There may also be delays in trade execution and/or trade reports due to the sheer volume of trades being processed in a fast market. To avoid creating duplicate orders, you should consider these delays and the chance that your trade order has already been executed but not yet reported, before placing a change or change/cancel order. Change or change/cancel orders do not expedite trade reports when a stock is trading in a fast market. In fact, they have the opposite effect by cluttering the trading systems with more information to process.

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Limit orders can reduce your risk in fast markets.

When you consider placing a trade in a fast market, making the choice to place a limit order will establish a buy price at the maximum you're willing to pay, or a sale price at the lowest you are willing to receive. Limit orders in a fast market will reduce your risk of receiving an unexpected execution price. What's more, a limit order allows you to place an order at the price level you're most comfortable with when buying or selling a security. Although a limit order does not guarantee your order will be executed, placing a limit order does guarantee you will not pay a higher price than you expected.

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Market orders. Limit orders. What's the difference?

A market order is an order to buy or sell a stock at the best price available at the time the order is executed in the market. Due to minute-by-minute fluctuations in price, these orders typically assure a fill, but not a specific price. Market orders are normally placed on a day-only basis, and because they are typically filled quickly, they generally cannot be canceled.

A limit order is an order to buy or sell a stock with a restriction on the maximum price you are willing to pay (in the case of a buy order) or the minimum price you are willing to receive (in the case of a sell order). While a limit order allows you to set your price, it does not guarantee that your order will be executed.

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Frequently asked questions about trading in a fast market.

Q: Why did my market order get filled at different times and at different prices?

A: When trading a stock in a fast market, there is increased potential that your market orders—particularly large ones—will be filled in segments. Ordinarily, the number of shares available at a given quote provides some indication of the price at which a market order might be filled. For example, if you place a market order to buy 2,000 shares and the market quote indicates 3,500 shares at 10¼, you might expect your order to be executed at 10¼. Even in the best of market conditions, there is no assurance that you will get the quoted price. In fast markets, however, due to the backlog of orders and quotes that may not be current, there is higher likelihood that the shares will no longer be available at that price. You may find that by the time your order is received, only 500 shares remain available at 10¼. In that case, only the first 500 shares of your order will be executed at 10¼. The market maker or specialist then seeks to execute the balance of your order at the next best prices available, depending on how many shares are offered at each price. In fast market conditions, with prices changing constantly, this can take some time and may result in your order being filled at multiple prices.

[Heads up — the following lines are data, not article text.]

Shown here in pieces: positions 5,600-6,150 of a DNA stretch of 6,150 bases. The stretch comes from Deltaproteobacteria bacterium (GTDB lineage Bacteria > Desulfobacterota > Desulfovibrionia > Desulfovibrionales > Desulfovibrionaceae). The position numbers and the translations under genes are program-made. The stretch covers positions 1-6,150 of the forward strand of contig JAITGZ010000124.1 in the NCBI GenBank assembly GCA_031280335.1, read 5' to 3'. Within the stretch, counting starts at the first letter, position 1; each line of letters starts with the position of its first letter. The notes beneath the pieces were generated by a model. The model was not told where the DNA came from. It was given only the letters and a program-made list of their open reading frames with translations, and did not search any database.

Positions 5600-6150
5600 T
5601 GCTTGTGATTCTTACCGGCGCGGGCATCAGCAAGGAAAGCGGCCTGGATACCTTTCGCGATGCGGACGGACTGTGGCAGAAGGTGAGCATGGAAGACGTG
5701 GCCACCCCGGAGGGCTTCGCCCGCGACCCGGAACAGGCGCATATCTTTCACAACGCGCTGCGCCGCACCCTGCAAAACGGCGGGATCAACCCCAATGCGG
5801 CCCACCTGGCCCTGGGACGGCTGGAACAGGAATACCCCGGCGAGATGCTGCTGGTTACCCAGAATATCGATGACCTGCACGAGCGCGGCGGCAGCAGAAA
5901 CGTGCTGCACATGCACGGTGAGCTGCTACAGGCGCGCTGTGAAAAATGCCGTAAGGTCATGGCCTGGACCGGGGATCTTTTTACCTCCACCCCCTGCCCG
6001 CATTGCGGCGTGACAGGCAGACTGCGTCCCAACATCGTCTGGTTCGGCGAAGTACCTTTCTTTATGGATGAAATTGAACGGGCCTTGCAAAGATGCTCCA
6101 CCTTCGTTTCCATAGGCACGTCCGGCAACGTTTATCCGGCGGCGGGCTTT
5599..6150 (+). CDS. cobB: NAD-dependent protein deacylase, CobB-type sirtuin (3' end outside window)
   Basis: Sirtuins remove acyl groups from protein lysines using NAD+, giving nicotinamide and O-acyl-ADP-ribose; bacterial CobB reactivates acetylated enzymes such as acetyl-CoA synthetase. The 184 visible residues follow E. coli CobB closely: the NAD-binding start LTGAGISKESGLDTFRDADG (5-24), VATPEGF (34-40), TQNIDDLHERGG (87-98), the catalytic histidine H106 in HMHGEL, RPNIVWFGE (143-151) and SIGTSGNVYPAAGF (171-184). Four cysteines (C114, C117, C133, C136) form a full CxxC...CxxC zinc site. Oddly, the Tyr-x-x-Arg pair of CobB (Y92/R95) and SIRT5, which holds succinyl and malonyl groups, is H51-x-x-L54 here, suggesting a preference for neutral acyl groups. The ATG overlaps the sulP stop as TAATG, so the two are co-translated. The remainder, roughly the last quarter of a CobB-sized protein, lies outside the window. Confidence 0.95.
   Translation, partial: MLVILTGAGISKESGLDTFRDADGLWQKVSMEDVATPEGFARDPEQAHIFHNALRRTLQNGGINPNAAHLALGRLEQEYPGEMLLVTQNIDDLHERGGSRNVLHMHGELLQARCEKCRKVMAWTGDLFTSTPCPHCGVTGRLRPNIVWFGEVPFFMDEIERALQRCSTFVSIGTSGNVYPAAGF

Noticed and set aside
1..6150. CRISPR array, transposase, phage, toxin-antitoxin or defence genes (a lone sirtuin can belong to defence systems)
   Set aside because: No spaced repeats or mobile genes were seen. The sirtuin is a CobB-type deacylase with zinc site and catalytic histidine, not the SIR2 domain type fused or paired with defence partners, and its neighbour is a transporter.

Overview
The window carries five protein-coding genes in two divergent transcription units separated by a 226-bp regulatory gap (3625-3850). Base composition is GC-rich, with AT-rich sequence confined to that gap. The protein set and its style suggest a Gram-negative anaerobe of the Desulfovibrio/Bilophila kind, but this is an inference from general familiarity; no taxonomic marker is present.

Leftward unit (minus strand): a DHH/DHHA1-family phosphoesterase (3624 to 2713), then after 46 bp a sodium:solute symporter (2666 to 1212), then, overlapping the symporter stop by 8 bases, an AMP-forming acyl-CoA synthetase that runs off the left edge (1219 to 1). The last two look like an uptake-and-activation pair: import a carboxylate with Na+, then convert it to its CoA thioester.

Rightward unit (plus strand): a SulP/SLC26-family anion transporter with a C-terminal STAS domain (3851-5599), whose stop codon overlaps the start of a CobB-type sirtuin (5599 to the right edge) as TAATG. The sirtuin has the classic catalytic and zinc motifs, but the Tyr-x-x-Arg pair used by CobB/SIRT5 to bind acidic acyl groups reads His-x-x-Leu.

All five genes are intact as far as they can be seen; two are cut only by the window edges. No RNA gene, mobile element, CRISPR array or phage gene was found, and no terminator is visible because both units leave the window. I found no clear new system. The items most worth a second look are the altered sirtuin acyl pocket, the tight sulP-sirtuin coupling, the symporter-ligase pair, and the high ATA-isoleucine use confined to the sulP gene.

Q: Why are market openings particularly volatile, especially for stocks trading in fast markets?

A: Due to the special circumstances involved in setting an opening price for all the orders accumulated since market close the day before, market openings are not considered normal market conditions. On average, one-third of a day's trading occurs when the market opens. Add to that a backlog of trade orders from fast market stocks, and you may have execution prices that greatly differ from quotes and lengthy delays in trade execution and trade reports.

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Schwab service in a fast market.

Before the market opens, if there is an indication that a stock is going to be extremely volatile, Schwab may decide to remove that stock from trading on our website and Schwab by Phone™ trading systems. Our goal is to reduce the potential risks for our customers by providing Schwab's one-on-one service to help you place a trade order that meets your objectives.

You'll be notified that such stocks have been removed from trading on the web in the Urgent Notification section of your Account Overview page on If you attempt to trade a fast stock through Schwab by Phone, you'll be redirected to a Schwab representative.

In the event that you are unable to place your trade order through Schwab's electronic channels, we will still apply the appropriate commission discounts to your trade order.